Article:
Paltry fortunes for bank robbers: Who needs to rob banks when 72% of workers fear no job loss?
- November 1, 2022: Vol. 9, Number 10

Paltry fortunes for bank robbers: Who needs to rob banks when 72% of workers fear no job loss?

by Mike Consol

The number of U.S. bank robberies peaked in 1991 when 9,388 where committed, and has declined since. One potential reason: Robbing banks has become far less lucrative — after adjusting for inflation, anyway. The typical robber got away with $5,200 in the late 1960s. That’s more than $38,000 in 2019 dollars. But in 2019, the average was just $4,200. (Jay Zagorsky, Boston University professor) /// An astonishing 72 percent of employees worldwide are not concerned about losing their jobs. In a poll of 34,200 workers across 25 countries, most respondents believe they still have power over companies. Of those who said they would quit in the next 12 months, 17 percent stated that other companies are already recruiting them. (The Adecco Group) /// Since 2017, Russian and Chinese reactor designs have accounted for 87 percent of new installed nuclear reactors worldwide. However, China is gradually supplanting Russia and is set to become the world’s leading nuclear-power producer before 2030. (Defense One) /// Stellar Pizza, founded by a former SpaceX rocket scientist, has launched a fleet of trucks in Los Angeles staffed by robotic pizza chefs and human drivers. (Axios) /// Cannabis stocks surged by more than 30 percent after President Biden pardoned thousands of people convicted of simple marijuana possession. (CNBC) /// Las Vegas saw the most flight delays in North America during September (20 percent of the flights were late), followed by Dallas-Fort Worth. (Sam Chui, aviation blogger) /// General Motors is forming a new business unit to offer stationary battery packs, solar panels, electric vehicle chargers and other energy-management products for homes and businesses. The new unit, called GM Energy, aims to build on the battery and software expertise that GM has amassed in recent years to develop a new line of electric vehicles that will, in time, replace its internal-combustion offerings. (CNBC) /// The top 25 medical office space markets in the United States grew 13 percent since 2012, adding more than 52.7 million square feet. Los Angeles, Houston and Dallas-Fort Worth were the top medical office space markets, accounting for nearly one-quarter of all space added in the past decade. (Yardi Matrix) /// Amazon’s 11-year $13 billion contract to broadcast Thursday night NFL football games is spurring a jump in new Prime subscriptions. According to an internal memo, the Sept. 15 NFL broadcast attracted a record number of new Prime subscriptions for a three-hour period, even more people signing on than on Prime Day, Amazon’s biggest deal event of the year. (Bloomberg) /// The market for weight-management medicines could reach $54 billion in the next decade.  (Morgan Stanley Research) /// Oil will top $100 per barrel in 2023. (Bank of America) /// In late September, New York City had its strongest back-to-office week since the pandemic, with the average office occupancy hitting 47 percent, a major jump from the 38 percent the week before. A survey of Big Apple employers found 77 percent of employers are going to stay hybrid, requiring office attendance three days per week in most cases. (Squawk Box, Partnership for New York City) /// The U.S. Army is using augmented reality goggles to make soldiers better at close combat. It’s the biggest and most expensive upgrade for ground troops since body armor. (Popular Mechanics) /// U.S. businesses experience 42 cyberattacks each year, about three of which are successful. (Keeper Security, KPMG) /// About 40 percent of Russia’s federal budget revenues come from oil and gas sales. /// U.S. venture capital firms are sitting on $290 billion, including $162 billion reserved specifically for new investments. (The Information) /// Chinese electric vehicle maker Zhejiang Leapmotor Technology is aiming to raise $1.03 billion in a Hong Kong initial public offering. The company was ranked 12th in terms of sales in the first seven months among all EV makers in China, with a market share of 2.3 percent. (China Passenger Car Association) /// Brookfield Asset Management has plans to inject more than $2 billion into renewable projects in India during the next 18 to 24 months. Brookfield currently has 4 gigawatts of renewable projects in the country and already has invested $1 billion to bring a quarter of that into operation. (Bloomberg) /// From June to August, luxury home sales declined 28.1 percent year-over-year, the largest fall on record. (Redfin, The Real Deal) /// The Gulf States of the Middle East have had a dreadful two decades. Between wars and uprisings, 1 million people have died violently, and the region’s share of world GDP has dropped from 4 percent in 2012 to 3 percent. (The Economist) /// Hertz, the rental car giant — which in the last year has announced deals to purchase a total of up to 340,000 EVs from Tesla, Polestar and General Motors by 2027 — is working with a unit of BP to install thousands of new chargers at its U.S. locations. (CNBC) /// Lawmakers drafted a bill enabling investment managers to offer bitcoin in 401(k) plans. (Bitcoin Magazine).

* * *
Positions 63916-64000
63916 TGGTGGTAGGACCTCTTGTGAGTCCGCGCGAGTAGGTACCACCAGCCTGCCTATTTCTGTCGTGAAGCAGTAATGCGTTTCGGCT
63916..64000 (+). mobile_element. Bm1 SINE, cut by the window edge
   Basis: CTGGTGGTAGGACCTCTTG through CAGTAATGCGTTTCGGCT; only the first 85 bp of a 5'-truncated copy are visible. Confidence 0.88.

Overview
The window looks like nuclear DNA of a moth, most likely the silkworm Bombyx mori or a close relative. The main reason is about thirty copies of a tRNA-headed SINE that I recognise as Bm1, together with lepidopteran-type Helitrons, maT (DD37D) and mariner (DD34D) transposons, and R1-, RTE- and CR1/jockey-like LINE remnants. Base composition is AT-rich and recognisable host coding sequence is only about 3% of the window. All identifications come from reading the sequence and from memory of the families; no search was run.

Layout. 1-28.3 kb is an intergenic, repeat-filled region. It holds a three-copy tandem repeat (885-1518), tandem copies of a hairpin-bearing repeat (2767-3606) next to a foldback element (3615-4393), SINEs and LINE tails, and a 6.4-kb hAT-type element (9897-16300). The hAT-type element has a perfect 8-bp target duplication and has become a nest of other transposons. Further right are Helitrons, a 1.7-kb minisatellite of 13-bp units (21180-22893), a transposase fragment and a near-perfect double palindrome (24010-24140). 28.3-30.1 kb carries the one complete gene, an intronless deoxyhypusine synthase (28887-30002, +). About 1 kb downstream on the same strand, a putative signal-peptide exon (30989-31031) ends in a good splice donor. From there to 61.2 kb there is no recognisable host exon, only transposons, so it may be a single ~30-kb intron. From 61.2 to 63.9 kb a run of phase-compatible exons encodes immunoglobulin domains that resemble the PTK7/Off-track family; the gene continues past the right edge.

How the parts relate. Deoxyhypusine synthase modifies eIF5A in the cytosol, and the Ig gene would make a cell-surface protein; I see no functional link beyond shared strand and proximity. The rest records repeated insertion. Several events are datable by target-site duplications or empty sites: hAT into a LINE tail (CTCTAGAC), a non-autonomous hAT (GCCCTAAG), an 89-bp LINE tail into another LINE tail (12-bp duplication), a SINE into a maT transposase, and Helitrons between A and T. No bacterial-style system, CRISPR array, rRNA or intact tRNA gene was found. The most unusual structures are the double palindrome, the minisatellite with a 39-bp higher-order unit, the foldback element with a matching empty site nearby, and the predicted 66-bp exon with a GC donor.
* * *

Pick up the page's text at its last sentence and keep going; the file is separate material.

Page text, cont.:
Mike Consol ( is senior editor of Real Assets Adviser. Follow him on Twitter (@mikeconsol) and LinkedIn ( to read his latest postings.

Forgot your username or password?